Beyond education, the report said enforcement would play a vital role. On the national level, the report urged, it would be helpful to develop accurate, inexpensive, and convenient roadside oral fluid testing devices, as well as accurate, inexpensive, and convenient roadside breath testing for marijuana. The report also called for continuing to evaluate the usefulness of Standardized Field Sobriety Tests for identifying impairment by various drugs.

"An accurate, reliable, and inexpensive oral fluid test device that could be used at the roadside would be very useful," the report stated. "It should be quick and easy to use and should detect the most common drugs that impair drivers. If an oral fluid test were of evidential quality for some drugs it might reduce the need for blood tests. Research is needed to continue refining, evaluating, and eventually establishing standards for oral fluid test devices."

A marijuana breath test device would be valuable, the report stated.

"Marijuana is the most common drug used by drivers in most states, so a breath test specific to marijuana would be justified," the report stated. "Marijuana concentrations in the body dissipate rapidly, so the ability to test at the roadside would be especially valuable. Continuing research is needed to determine if a useful marijuana breath test device can be developed."

The report also addressed what it called a fundamental data gap: the lack of any consistent national data on the extent of drug-impaired driving in the United States and poor data in many states.

Obtaining accurate data is difficult, the report stated, because many drivers in crashes or arrested for DUI are not tested at all for drugs; drivers use many different drugs, and it is impossible to test for all; drug testing is expensive; and current drug tests require a bodily fluid - blood, urine, or saliva - that is more time-consuming and invasive than obtaining a breath sample for an alcohol test.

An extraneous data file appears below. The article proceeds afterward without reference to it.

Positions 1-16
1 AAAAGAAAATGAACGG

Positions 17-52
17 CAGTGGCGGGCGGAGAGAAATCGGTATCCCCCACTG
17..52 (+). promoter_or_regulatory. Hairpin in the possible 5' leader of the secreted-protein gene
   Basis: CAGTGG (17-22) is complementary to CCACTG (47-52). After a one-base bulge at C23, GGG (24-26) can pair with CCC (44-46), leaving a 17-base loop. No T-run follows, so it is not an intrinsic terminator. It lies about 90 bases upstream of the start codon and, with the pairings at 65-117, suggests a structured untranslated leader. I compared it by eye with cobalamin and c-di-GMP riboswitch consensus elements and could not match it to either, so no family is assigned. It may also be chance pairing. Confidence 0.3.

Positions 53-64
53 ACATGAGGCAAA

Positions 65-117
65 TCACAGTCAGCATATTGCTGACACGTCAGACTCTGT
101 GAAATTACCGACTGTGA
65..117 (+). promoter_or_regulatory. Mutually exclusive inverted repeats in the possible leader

In addition, the report stated, some drug concentrations dissipate rapidly, so delays in drawing blood produce spuriously low results, while metabolites of some drugs remain in the body long after any impairment has disappeared, producing spuriously high results.

"Nevertheless, drug-impaired driving data could be improved considerably by actions at both national and state levels," the report concluded.

In that vein, the report continued, the most likely group for which good data could be obtained is fatally-injured drivers.

"There are over 20,000 of these fatalities annually (22,150 in 2015); they are high-profile, they frequently are autopsied as required either by state law or medical examiner policy, and FARS assembles the available data on all of them," the report stated. "However, as noted, state drug testing practices for fatally-injured drivers differ substantially."